Tag Archives: DNA

Is the window closing?

Just over a year ago, the world of investigations generally and criminal investigations more dramatically, was radically altered by the use of DNA testing combined with genealogical research to locate likely perpetrators of notorious crimes. The dam broke open with the arrest of Joseph DeAngelo, the alleged Golden State Killer.

Prior to this breakthrough, DNA samples from certain crimes were entered into the CODIS database. (Combined DNA Index System, maintained by FBI) One of the flaws of CODIS was that it’s data was limited to a relatively small portion of the population.

In the meantime, the growth of DNA testing for the purpose of genealogical searches was rapidly growing and producing a wealth of DNA data that was probably exclusiveof  CODIS contributors.  If a criminal avoided apprehension, his or her DNA might never go into the CODIS database with an identity attached to it.

What combining DNA testing with Genealogical research hopes to do  is take the DNA information found at a crime scene and compare it to the commercial data beyond realm of CODIS.  If close matches can be found, genealogy is used to find likely exact matches through relatives of the sample source.  Then law enforcement looks for and locates those likely matches and procures DNA samples for contemporary testing.  In the case of the Golden State Killer, law enforcement went into old evidence that had unidentified DNA in a quantity suitable for test, ran it through SNP tests, sent the data to the open source GEDMatch and eventually went into DeAngelo’s garbage to find what proved to be matching samples.

You need either a preliminary source for DNA testing, for example blood found on the victim at the scene or the wash/extract produced for the original testing.  The process of testing for DNA includes extracting  a purified sample in a water solution.  This is sometimes referred to as the “wash.”  Even if a previously untested source for testing doesn’t exist, the remaining wash may be usable for testing by newer methods.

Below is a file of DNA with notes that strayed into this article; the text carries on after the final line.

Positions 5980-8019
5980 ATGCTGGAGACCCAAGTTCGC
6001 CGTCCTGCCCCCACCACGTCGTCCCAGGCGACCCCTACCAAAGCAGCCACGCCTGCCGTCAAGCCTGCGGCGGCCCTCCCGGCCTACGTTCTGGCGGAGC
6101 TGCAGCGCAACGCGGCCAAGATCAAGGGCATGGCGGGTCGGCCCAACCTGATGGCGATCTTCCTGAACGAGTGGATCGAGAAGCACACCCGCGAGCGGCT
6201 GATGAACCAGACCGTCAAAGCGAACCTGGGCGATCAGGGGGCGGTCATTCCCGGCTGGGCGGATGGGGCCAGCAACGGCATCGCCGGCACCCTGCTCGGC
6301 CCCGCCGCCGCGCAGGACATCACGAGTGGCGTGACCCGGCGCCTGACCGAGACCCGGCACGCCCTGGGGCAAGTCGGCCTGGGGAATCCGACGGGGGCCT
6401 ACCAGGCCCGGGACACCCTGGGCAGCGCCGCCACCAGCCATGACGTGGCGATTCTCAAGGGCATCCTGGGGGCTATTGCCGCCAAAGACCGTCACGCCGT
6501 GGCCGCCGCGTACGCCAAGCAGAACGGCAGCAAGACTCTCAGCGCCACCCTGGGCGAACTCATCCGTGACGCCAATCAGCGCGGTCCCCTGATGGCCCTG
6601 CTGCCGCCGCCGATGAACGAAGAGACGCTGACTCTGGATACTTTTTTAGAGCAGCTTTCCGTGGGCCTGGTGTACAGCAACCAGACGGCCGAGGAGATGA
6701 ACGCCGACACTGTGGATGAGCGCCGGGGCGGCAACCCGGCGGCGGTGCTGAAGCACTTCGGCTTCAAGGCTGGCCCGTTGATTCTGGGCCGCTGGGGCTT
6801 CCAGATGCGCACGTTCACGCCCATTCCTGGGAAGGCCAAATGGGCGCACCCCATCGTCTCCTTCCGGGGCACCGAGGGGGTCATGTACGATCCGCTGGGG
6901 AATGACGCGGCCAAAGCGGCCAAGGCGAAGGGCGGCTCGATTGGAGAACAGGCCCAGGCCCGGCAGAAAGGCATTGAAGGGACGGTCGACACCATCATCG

Further hampering the possibility of an overlap between the CODIS data and commercial data is the fact that they use different testing methods.  What follows may be a gross oversimplification of the science, so I apologize to the likes of Blaine T. Bettinger for that error. Law Enforcement uses a STP method and the commercial world uses the SNP method.  To my knowledge, the test data for one cannot be converted to the other.  As a result, if the DNA sample that was in evidence was consumed in full and there is no remaining wash, you may be unable to take advantage of the the new options.

While this new approach has closed approximately 55 cases since 2018, including the recent case in which the first person convicted of committing a crime was freed using this technique the window for maximum use of this technique may be closing.  (The ISHI Report, What Does the Future Hold for Investigative Genealogy?, See the link below.)

The Golden State Killer case had a DNA sample or samples tested and created a false identity for the results. The results were then submitted to GEDMatch.  GEDMatch is an organization that is a sort of open platform for DNA results.  You can submit a swab for testing or you can submit your data from companies like 23andMe or Ancestry and  GEDMatch would lump everyone into one huge data base for doing genealogical research.  Suddenly everyone who joined GEDMatch had unknowingly given law enforcement their private data for evidence.

“On November 17, 2018, a 71 year-old woman was attacked while she was practicing the organ in a church meetinghouse. CeCe Moore, an investigative genealogist, was asked to assist with the case. Knowing that using the GEDMatch database to solve an assault case would violate their terms of service, she initially declined. With express permission from Curtis Rogers, founder of GEDMatch, investigators were allowed to use the database to identify the attacker.” (The ISHI Report, What Does the Future Hold for Investigative Genealogy?, See the link below.)

That same article goes on to explain why the window of opportunity on this type of investigation may have at least narrowed.  According to the ISHI article, the backlash to the the above referenced cases and others caused GEDMatch to require users to opt-in to having their DNA test results available for such investigations.  The result is that where GEDMatch once had 2,000,00 searchable profiles, it now has only 20,000.  That means the pool of searchable profiles has dried up significantly.